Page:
Ekaterina Makarova vs. Angelique Kerber
Agnieszka Radwanska vs. Elena Vesnina
Heather Watson vs. Jamie Hampton
Nadia Petrova vs. Timea Babos
Anna Tatishvili vs. Camila Giorgi
Na Li vs. Sorana Cirstea
Lourdes Dominguez Lino vs. Maria Kirilenko
Shuai Peng vs. Ayumi Morita
Aranta Rus vs. Sam Stosur

Match focus:

Andrea Hlavackova vs. Kim Clijsters

An easy match-up on paper for Kim but Hlavackova is a dangerous opponent when on. She hits big and isn't afraid of going for her shots. Kim needs to make her think more by getting more balls back and keeping the errors low. If Kim plays to her normal standard, a victory is never in doubt.

Pick: Clijsters in 2 sets

Na Li vs. Sorana Cirstea

And these 2 meet again. After drawing each other in the first round of Paris, the 2 reunite for a 2nd round meeting. Will the outcome be different? Very unlikely. Li's flat strokes are perfect for this surface and Sorana's serve will become a liability. I expect another straightforward win for the Chinese.

Pick: Li in 2 sets

Vera Zvonareva vs. Silvia Soler-Espinosa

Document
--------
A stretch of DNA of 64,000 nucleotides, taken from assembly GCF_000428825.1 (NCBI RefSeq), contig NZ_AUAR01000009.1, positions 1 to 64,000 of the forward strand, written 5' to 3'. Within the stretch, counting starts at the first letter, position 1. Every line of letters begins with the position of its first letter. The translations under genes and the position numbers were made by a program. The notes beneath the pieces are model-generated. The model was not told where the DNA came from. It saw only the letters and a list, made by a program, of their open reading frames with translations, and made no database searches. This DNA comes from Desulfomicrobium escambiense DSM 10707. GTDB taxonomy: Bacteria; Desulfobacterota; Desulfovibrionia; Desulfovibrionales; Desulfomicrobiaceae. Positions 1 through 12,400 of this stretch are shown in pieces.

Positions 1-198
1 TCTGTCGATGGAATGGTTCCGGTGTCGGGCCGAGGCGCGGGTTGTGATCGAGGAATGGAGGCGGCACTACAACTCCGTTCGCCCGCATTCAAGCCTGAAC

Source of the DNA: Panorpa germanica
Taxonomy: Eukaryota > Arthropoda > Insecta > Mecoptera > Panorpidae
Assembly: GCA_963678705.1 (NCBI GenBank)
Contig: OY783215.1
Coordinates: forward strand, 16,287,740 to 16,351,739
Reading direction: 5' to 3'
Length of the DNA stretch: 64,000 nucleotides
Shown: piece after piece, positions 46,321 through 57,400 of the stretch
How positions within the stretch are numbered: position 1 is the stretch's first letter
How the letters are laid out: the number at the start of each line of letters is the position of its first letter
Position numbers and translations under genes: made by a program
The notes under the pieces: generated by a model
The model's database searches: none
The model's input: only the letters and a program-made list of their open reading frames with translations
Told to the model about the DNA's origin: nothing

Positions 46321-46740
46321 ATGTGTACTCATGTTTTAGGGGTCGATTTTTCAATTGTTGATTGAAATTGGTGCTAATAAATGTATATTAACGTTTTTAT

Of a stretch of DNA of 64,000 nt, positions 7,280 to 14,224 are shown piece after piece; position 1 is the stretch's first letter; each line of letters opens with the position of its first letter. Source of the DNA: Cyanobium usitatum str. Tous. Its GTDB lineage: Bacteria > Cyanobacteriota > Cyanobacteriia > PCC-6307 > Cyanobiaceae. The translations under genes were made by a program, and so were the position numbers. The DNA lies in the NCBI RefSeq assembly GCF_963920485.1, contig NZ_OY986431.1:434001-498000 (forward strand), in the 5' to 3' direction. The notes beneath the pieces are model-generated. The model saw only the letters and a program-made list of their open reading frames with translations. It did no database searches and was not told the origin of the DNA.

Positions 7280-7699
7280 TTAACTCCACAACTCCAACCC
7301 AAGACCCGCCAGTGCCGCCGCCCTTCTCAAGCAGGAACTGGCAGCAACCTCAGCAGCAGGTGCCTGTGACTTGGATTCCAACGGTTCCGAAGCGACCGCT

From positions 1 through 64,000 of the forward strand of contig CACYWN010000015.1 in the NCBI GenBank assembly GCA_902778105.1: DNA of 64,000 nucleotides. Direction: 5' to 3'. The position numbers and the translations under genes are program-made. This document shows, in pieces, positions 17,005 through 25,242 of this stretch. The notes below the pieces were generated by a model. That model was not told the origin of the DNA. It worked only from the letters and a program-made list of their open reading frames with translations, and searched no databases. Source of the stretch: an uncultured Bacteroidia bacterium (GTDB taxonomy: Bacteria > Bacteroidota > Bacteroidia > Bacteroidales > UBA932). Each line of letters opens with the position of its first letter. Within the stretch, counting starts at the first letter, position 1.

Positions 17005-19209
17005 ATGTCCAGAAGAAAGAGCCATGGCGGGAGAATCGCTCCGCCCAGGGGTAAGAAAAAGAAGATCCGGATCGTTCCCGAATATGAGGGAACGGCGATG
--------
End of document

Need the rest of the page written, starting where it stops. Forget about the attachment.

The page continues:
Another weak opponent for Vera to scrape through? Soler-Espinosa is a strict clay-courter who had the privilege of drawing another grass clown in round 1. Even then, she struggled to beat Edina Gallovits. So Vera should be able to prevail IF she stays healthy. No wonder she didn't withdraw seeing what a soft draw she has.

Pick: Zvonareva in 2 sets

Aranta Rus vs. Sam Stosur

Both not exactly grass court specialists here. It will be interesting to see how Samantha fares here. Arantxa did well to see off a good grass player in Misaki Doi but Samantha's game is another level. Rus needs to use her lefty serve well and direct balls to Sam's weaker backhand. She cannot be irritated by Stosur's chips and must take the initiative. A potential upset is very possible here but I believe Sam will prevail.

Pick: Samantha in 3 tight sets

Agnieszka Radwanska vs. Elena Vesnina